# Precipitation Reactions: Predicting Precipitates and Net Ionic Equations

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• 0:07 Precipitates
• 1:10 Solubility Rules
• 2:22 Ionic Equations
• 4:02 Example
• 5:26 Lesson Summary
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Lesson Transcript
Instructor: Amy Meyers

Amy holds a Master of Science. She has taught science at the high school and college levels.

Learn what a precipitate is and predict when it will form in an aqueous chemical reaction, usually a double-replacement reaction. Learn what an ionic equation is, how it differs from a net ionic equation and how to write a net ionic equation.

## Precipitates

When two aqueous solutions react, they sometimes form solids in the solution. The solid is called a precipitate. Precipitation reactions occur when the cations of one reactant and the anions of a second reactant found in aqueous solutions combine to form an insoluble ionic solid that we call a precipitate.

Most precipitates are formed in a double-replacement reaction. A double-replacement reaction is when the ions in two compounds exchange places with each other in an aqueous solution. AX + BY --> AY + BX, where A, B, X and Y are all ions.

An ionic solution is when the ions of a compound have dissociated in an aqueous solution. A reaction happens when you mix two aqueous solutions. This is when you find out if a precipitate will form or not. A precipitate forms if the product of the reaction of the ions is insoluble in water.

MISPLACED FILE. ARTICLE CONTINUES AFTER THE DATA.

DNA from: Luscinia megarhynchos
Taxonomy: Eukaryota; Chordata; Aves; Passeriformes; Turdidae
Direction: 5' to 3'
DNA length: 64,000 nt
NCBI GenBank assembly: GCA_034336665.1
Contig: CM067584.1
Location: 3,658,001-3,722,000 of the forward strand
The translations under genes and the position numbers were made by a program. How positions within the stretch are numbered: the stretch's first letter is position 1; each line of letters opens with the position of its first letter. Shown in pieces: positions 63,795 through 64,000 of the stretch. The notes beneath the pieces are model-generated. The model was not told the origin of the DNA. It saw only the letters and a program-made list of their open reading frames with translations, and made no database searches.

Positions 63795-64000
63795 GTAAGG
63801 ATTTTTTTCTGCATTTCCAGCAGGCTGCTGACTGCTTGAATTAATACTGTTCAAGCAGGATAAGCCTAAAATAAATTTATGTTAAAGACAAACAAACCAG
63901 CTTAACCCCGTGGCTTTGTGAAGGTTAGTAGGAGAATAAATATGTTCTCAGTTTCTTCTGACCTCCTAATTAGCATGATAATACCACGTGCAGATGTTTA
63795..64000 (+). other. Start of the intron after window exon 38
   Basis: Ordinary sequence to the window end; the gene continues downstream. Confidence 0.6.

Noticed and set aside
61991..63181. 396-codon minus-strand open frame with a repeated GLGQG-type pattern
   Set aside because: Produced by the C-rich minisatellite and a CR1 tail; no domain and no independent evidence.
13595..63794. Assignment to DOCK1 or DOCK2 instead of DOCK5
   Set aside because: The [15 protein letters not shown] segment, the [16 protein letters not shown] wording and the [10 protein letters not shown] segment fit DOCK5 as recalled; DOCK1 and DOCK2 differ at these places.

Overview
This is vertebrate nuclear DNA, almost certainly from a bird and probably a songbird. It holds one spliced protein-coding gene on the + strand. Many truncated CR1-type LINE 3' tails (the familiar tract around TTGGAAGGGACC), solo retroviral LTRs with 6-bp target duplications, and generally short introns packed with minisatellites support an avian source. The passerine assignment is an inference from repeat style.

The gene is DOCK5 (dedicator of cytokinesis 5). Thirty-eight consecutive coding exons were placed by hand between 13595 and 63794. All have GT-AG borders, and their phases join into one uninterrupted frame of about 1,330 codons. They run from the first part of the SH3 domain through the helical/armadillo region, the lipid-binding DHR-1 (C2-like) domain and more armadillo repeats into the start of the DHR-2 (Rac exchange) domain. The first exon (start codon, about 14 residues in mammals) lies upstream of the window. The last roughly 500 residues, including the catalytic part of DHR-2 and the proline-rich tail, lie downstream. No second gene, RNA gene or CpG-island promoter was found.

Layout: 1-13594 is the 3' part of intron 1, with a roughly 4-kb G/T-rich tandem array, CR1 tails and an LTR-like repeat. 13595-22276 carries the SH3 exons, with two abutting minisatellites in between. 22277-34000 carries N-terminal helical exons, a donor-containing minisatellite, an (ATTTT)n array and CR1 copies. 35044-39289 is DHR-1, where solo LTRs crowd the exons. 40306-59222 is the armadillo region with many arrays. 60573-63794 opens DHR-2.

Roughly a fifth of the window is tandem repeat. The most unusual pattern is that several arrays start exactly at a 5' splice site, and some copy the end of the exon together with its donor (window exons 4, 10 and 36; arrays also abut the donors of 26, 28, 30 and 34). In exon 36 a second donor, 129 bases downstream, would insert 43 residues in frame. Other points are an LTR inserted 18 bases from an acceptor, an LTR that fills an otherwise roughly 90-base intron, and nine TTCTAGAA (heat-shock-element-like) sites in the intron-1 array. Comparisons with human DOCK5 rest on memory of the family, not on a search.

## Solubility Rules

Solubility rules for inorganic compounds will help predict whether something will come out of a solution to form a precipitate. There are many different tables in books and on the Internet explaining solubility rules. The problem with making succinct rules is that there are so many exceptions to any rule.

This isn't likely to be something you would memorize, but rather you'd always have a table to refer to. What I am listing here is, to me, the easiest and clearest form of the rules.

Solubility rules:

1. Common sodium, potassium and ammonium compounds are soluble in water.
2. Common nitrates, acetates and chlorates are soluble.
3. Common chlorides are soluble except for silver, mercury and lead.
4. Common sulfates are soluble except calcium, barium, strontium and lead.
5. Common carbonates, phosphates and silicates are insoluble except sodium, potassium and ammonium.
6. Common sulfides are insoluble except calcium, barium, strontium, magnesium, sodium, potassium and ammonium.

## Ionic Equations

A net ionic equation is an equation that includes only the substances that are actually participating in the reaction. To write it, you first write the balanced equation. Next, you write the separated ions. Last, you cancel out the things that appear on both sides of the equation, and what you are left with is the net ionic equation.

Double-replacement reactions and other reactions that involve ions are often represented as net ionic equations. To write a net ionic equation, first write the equation as all ions. When writing these equations, scientists use (aq) to denote something in an aqueous solution and (s) to denote a solid.

So, you start with the reaction of:

KCl (aq) + AgNO3 (aq) --> KNO3 (aq) + AgCl (s)

Rewrite it as:

K+ (aq) + Cl- (aq) + Ag+ (aq) + NO3- (aq) --> AgCl (s) + K+ (aq) + NO3- (aq)

This next part is a bit like math. Remember when you can cross out like terms on each side of an equation? You do the same thing here. Get rid of the ions that appear on both sides of the equation.

So, the net ionic equation is: Ag+ (aq) + Cl- (aq) --> AgCl (s)

You can see that the final product is a solid. This is the precipitate that is forming. In this reaction, it is silver chloride.

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